White House economic adviser Gene Sperling says the “super committee” that the proposed debt deal empowers to review how to shore up the nation’s fiscal standing might turn to higher-income Americans for a larger contribution.
“We do have a bipartisan commission coming forward, in which the president gets to make his case to [Congress] and the American people that we need shared sacrifice,” Sperling said Monday on MSNBC’s “Morning Joe.” “Only a small group of people in our country want to see deficit reduction done on the backs of seniors, the middle class, and students — and no one [has] asked those most well-connected, or most well off, to contribute at all through additional revenues and tax reform.”
Sperling was asked whether it is true that the “super” committee that will review the debt situation cannot raise taxes.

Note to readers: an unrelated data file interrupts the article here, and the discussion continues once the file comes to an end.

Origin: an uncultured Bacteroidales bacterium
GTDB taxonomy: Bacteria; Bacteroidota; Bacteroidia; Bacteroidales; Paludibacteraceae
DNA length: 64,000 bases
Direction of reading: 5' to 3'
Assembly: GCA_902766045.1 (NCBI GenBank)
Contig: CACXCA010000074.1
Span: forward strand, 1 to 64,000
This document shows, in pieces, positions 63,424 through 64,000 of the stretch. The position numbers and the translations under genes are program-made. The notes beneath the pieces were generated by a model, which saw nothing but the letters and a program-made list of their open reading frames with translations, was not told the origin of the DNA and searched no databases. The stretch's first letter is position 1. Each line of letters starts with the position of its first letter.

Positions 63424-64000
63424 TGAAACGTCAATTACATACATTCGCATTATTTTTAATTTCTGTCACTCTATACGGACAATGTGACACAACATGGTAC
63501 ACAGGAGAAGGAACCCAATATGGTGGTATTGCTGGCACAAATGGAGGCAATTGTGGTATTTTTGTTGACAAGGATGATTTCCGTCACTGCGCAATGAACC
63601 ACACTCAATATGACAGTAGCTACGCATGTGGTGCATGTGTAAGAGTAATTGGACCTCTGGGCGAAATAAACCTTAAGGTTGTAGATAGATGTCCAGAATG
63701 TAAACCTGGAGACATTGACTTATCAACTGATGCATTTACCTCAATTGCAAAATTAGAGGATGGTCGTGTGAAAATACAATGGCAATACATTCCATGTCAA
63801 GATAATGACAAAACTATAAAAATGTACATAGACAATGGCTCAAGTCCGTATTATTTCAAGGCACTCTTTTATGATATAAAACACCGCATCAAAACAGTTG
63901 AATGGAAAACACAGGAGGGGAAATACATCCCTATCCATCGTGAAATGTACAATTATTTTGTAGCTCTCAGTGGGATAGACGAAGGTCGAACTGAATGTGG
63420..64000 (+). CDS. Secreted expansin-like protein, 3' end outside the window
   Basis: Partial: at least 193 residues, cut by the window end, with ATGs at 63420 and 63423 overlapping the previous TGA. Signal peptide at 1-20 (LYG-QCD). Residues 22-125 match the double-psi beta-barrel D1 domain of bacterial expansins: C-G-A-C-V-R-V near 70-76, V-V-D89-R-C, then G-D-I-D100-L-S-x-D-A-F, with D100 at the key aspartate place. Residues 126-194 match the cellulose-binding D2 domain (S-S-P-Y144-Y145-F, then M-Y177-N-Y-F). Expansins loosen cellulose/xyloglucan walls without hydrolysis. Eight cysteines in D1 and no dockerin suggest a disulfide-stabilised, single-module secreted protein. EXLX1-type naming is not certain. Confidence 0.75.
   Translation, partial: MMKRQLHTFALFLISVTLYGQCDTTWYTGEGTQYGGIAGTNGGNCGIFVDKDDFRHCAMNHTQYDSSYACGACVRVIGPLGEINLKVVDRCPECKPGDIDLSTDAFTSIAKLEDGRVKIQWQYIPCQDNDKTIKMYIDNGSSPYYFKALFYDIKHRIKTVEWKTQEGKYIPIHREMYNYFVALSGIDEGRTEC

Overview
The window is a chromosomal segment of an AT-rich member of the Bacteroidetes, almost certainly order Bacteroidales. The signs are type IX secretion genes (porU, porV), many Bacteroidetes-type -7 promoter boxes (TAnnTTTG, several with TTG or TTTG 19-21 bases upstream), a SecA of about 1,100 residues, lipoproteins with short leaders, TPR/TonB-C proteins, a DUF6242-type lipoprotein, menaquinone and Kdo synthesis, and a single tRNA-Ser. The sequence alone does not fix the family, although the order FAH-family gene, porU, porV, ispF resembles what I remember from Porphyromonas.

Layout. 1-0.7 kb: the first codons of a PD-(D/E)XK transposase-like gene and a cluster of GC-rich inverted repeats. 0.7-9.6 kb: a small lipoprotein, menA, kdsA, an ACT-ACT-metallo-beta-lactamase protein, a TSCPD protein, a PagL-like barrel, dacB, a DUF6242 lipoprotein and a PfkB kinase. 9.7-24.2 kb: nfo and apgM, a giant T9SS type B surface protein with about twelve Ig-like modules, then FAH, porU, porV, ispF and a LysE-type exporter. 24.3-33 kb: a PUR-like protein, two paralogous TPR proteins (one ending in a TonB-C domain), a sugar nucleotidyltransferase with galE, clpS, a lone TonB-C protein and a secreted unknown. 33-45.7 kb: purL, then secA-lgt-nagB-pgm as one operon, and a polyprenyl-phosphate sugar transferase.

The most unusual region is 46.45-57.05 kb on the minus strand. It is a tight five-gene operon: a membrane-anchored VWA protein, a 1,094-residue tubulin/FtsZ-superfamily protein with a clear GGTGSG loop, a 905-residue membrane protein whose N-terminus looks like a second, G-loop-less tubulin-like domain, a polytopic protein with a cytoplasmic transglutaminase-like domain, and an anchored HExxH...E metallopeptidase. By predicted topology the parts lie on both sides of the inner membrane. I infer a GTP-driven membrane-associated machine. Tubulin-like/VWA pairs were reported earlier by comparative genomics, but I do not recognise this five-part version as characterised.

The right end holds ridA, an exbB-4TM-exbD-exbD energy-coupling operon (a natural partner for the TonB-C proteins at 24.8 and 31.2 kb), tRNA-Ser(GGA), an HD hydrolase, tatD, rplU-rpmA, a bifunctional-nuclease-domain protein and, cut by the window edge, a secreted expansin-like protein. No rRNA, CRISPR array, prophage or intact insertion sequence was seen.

“That is just not true,” Sperling said. “If you have a ‘super’ committee, and people are announcing before it even starts that they’re going to take a hard line and not compromise — well that’s unfortunate.
“But let’s remember that, in the Senate side, there were over 15, 16 Senate Republicans who signed on . . . on the Gang of Six proposal — a bipartisan proposal in the Senate, in which people asked for shared sacrifice and revenues that were more significant than what the president had called for — and 16 Republicans said they wanted to be part of an agreement like that,” he said. “So I think there are a few who are isolated — who want to put all of the burden on Medicare, on seniors, and working families — but I think now that we can have a real national debate, the public will want to join with those who want shared sacrifice.”
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